Left out of most conversations about industrial policy is the question of whether people are having a nice time. Low rates of unemployment are an essential foundation for that. As the old adage goes, the only thing worse than having a job is not having a job—particularly in a country where basic needs like health care are controlled by for-profit companies. Still, work also mostly sucks, even in the sadly rare event that your job is relatively well-paid and unionized. And people don’t much care how their lights turn on so long as they do.

It’s perfectly understandable why policymakers would fixate on the big stuff like factories, energy, and macroeconomic indicators: They’re important! When liberalism has built at scale, though, its massive public works projects and focus on job creation were part of a much broader vision for the sort of life a government ought to provide the people it governed.

The New Deal created 20 million work relief jobs from 1933 through 1942, clawing unemployment levels down to pre-Depression levels. It built a tremendous amount of infrastructure along the way, constructing 381,000 miles of power lines that electrified rural America, more than 400 post offices and nearly 900 sewage disposal plants (to name just a few).

It also built a hell of a lot of places for people to have fun. The Civil Works Administration constructed 2,000 playgrounds and 4,000 athletic fields; the National Youth Administration built, repaired, or improved more than 9,000 tennis courts; the Civilian Conservation Corps mounted 2,500 cabins in state and national parks and forests. Posters designed by artists employed by the Federal Arts Project advertised all the good the New Deal was doing, while out-of-work actors and writers put on plays and penned travel guides. Gargantuan projects like the 24-story high Norris Dam, which was built with an attached visitors’ center, were designed to be marveled at. Power lines erected by the Rural Electrification Administration came with signs that told anyone walking or driving by exactly who was responsible.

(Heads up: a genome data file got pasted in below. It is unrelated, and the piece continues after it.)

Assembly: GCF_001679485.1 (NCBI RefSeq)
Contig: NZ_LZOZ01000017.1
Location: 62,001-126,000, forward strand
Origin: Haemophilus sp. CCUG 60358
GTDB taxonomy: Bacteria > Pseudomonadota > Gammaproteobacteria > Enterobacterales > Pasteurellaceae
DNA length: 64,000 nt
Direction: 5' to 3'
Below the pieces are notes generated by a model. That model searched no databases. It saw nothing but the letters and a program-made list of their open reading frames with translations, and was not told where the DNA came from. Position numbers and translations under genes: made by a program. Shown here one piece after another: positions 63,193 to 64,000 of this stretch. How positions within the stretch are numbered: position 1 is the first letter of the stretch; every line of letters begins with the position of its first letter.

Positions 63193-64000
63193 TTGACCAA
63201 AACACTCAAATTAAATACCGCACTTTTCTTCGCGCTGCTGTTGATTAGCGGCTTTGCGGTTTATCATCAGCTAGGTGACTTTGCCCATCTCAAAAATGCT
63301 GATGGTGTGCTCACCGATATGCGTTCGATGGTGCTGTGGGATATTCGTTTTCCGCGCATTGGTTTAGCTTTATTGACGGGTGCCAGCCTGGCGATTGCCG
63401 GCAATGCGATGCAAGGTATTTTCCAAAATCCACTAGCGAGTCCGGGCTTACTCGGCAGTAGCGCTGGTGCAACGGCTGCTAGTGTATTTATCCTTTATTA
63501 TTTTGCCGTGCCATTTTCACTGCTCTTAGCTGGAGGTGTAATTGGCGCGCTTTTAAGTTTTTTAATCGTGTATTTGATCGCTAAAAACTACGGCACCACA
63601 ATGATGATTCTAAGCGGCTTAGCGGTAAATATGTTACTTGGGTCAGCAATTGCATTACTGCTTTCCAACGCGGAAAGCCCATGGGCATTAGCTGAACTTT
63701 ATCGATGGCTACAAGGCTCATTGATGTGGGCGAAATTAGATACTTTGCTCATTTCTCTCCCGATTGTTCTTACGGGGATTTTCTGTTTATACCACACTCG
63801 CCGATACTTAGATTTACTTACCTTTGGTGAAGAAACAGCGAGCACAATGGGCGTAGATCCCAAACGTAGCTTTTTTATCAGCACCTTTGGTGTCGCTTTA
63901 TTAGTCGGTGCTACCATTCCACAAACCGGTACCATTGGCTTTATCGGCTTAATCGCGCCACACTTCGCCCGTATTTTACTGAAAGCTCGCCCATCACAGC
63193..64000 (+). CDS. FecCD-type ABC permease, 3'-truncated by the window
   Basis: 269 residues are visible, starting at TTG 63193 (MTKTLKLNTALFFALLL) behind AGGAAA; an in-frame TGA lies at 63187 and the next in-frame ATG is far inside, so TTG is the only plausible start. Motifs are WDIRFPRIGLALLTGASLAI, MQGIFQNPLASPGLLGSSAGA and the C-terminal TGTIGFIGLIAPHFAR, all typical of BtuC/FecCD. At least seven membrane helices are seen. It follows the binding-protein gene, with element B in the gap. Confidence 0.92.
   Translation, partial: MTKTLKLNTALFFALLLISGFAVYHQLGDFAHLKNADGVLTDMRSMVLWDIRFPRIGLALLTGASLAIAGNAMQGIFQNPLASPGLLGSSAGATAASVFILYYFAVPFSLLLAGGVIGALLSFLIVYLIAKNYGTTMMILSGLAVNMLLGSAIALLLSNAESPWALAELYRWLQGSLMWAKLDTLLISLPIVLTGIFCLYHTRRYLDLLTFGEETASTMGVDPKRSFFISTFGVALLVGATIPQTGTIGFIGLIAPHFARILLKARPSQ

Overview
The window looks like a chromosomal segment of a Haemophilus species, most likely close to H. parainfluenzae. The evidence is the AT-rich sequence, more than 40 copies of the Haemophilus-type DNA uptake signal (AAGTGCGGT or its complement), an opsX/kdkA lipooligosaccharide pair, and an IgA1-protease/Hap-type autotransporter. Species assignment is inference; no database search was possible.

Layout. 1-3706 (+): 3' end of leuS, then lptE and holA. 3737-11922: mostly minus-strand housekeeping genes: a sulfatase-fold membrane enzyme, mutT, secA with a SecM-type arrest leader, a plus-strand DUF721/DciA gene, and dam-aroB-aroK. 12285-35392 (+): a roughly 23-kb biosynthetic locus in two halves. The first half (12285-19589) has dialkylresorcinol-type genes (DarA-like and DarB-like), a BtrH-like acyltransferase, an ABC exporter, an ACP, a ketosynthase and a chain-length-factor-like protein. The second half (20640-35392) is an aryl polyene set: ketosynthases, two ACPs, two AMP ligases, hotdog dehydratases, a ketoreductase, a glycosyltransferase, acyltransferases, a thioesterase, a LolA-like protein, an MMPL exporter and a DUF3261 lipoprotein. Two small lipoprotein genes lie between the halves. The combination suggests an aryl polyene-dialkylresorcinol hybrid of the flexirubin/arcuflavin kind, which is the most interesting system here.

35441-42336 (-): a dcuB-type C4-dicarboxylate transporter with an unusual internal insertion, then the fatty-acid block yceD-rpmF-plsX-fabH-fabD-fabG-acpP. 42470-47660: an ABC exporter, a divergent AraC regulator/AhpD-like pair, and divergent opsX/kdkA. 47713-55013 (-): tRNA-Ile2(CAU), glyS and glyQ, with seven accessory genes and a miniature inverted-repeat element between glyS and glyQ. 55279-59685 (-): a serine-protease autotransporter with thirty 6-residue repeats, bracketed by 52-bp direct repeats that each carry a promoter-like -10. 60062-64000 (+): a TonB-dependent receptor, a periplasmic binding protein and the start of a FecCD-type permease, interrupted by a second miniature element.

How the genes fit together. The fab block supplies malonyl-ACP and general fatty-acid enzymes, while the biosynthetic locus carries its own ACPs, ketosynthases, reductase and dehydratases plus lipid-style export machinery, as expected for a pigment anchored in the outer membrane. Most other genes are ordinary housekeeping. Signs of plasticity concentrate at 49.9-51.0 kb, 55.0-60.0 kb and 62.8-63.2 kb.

Investments in those things weren’t a sideshow to a White House squarely focused on lowering unemployment and modernizing the country’s infrastructure, but an essential part of that project. “We must plan for, and help to bring about, an expanded economy which will result in more security, in more employment, in more recreation,” Roosevelt said at a 1943 press conference, by then 10 years into a commanding Democratic majority in the House and Senate that would hold, almost continuously, for decades. To credit tennis courts and cabins for those margins wouldn’t be exactly right. New Deal liberalism, however, was self-consciously interested in making the case for itself to the public by making tangible improvements in the lives of working people.

The public improvements made during the New Deal could also be crucial to helping the U.S. navigate a climate-changed world. Take swimming pools. Pools are vital infrastructure to have in place as temperatures rise, giving people a free place to cool off during extreme heat waves like the one that blanketed the country in July. The New Deal built around 750 public pools between 1933 and 1938, and remodeled thousands more. They’re an example of the sorts of public institutions that help provide cooler physical spaces as well as foster social bonds that are essential to surviving the climate crisis. Public libraries, similarly expanded by the Works Progress Administration, likewise act as a community resource, offering air conditioning, shelter, and internet access.

Like many public institutions at the time, New Deal leisure infrastructure was often segregated—a poison pill that not only limited public accessibility, but helped usher in mass closures. As The Sum of Us author Heather McGhee and others have detailed, white officials began to close or privatize public pools as activists sought to integrate them during the Civil Rights Movement; rather than open pools to anyone who might want to use them, reactionary governments closed them off to everyone. Swimming became a more rarified commodity: Richer communities erected private pool clubs, and wealthy families built pools in their own backyards. The CDC estimates that there are now roughly 10 million private swimming pools in the U.S.—but just 309,000 public ones.